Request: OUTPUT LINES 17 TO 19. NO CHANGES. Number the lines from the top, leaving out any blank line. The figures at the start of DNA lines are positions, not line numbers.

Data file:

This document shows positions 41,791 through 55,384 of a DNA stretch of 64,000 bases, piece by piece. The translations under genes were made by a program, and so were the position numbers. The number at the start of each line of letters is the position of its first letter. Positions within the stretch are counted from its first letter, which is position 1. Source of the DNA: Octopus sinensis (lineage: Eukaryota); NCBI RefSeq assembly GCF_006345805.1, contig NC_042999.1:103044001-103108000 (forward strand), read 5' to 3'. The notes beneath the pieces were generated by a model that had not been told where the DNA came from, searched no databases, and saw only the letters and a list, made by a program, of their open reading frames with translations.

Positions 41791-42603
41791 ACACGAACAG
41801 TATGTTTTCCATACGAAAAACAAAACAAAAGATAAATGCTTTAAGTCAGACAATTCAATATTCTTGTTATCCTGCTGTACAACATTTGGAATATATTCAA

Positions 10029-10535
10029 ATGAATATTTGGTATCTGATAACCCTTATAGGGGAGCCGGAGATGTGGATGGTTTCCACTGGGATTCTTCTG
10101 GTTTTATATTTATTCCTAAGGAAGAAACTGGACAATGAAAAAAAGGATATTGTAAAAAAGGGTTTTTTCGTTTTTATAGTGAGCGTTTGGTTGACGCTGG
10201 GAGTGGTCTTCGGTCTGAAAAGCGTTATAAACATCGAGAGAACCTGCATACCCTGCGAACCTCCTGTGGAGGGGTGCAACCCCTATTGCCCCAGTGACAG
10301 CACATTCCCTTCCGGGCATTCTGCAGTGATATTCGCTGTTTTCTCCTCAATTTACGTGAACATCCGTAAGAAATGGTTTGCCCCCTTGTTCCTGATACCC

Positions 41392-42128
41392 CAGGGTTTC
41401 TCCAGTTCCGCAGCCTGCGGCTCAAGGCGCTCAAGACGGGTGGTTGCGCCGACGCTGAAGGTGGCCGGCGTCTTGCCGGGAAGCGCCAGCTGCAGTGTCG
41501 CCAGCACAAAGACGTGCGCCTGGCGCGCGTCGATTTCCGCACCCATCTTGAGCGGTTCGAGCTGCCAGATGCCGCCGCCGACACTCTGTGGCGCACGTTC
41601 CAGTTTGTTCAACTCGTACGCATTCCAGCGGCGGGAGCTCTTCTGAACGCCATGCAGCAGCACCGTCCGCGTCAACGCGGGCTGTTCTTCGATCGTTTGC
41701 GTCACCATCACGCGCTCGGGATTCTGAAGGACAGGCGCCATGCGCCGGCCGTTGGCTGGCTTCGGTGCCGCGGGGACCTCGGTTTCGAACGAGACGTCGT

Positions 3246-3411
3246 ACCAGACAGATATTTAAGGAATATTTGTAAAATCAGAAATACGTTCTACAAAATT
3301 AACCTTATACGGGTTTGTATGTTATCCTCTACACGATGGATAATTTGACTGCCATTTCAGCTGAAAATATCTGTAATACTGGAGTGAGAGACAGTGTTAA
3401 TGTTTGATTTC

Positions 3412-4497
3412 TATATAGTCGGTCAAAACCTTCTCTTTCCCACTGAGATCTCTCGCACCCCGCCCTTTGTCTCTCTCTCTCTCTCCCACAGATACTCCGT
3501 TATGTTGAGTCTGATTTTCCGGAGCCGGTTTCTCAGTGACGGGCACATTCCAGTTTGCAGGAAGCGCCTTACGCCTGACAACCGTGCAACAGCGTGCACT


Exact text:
3246 ACCAGACAGATATTTAAGGAATATTTGTAAAATCAGAAATACGTTCTACAAAATT
3301 AACCTTATACGGGTTTGTATGTTATCCTCTACACGATGGATAATTTGACTGCCATTTCAGCTGAAAATATCTGTAATACTGGAGTGAGAGACAGTGTTAA
3401 TGTTTGATTTC